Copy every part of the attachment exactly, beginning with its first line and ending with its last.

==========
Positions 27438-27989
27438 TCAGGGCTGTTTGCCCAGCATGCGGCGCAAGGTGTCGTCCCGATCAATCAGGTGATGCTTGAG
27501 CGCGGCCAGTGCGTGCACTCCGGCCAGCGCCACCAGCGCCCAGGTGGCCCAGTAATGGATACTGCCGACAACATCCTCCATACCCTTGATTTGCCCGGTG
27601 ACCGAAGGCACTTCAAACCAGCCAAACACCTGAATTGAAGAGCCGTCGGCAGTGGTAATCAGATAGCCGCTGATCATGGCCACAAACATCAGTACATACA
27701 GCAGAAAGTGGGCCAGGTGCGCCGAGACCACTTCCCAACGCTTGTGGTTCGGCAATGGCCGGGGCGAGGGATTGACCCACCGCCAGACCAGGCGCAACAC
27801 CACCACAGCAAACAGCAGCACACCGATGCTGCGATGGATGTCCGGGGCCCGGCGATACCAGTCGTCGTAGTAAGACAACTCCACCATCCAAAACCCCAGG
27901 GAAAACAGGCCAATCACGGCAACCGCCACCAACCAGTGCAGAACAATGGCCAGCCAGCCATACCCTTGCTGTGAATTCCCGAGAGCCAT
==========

Positions 27438-27989
27438 TCAGGGCTGTTTGCCCAGCATGCGGCGCAAGGTGTCGTCCCGATCAATCAGGTGATGCTTGAG
27501 CGCGGCCAGTGCGTGCACTCCGGCCAGCGCCACCAGCGCCCAGGTGGCCCAGTAATGGATACTGCCGACAACATCCTCCATACCCTTGATTTGCCCGGTG
27601 ACCGAAGGCACTTCAAACCAGCCAAACACCTGAATTGAAGAGCCGTCGGCAGTGGTAATCAGATAGCCGCTGATCATGGCCACAAACATCAGTACATACA
27701 GCAGAAAGTGGGCCAGGTGCGCCGAGACCACTTCCCAACGCTTGTGGTTCGGCAATGGCCGGGGCGAGGGATTGACCCACCGCCAGACCAGGCGCAACAC
27801 CACCACAGCAAACAGCAGCACACCGATGCTGCGATGGATGTCCGGGGCCCGGCGATACCAGTCGTCGTAGTAAGACAACTCCACCATCCAAAACCCCAGG
27901 GAAAACAGGCCAATCACGGCAACCGCCACCAACCAGTGCAGAACAATGGCCAGCCAGCCATACCCTTGCTGTGAATTCCCGAGAGCCAT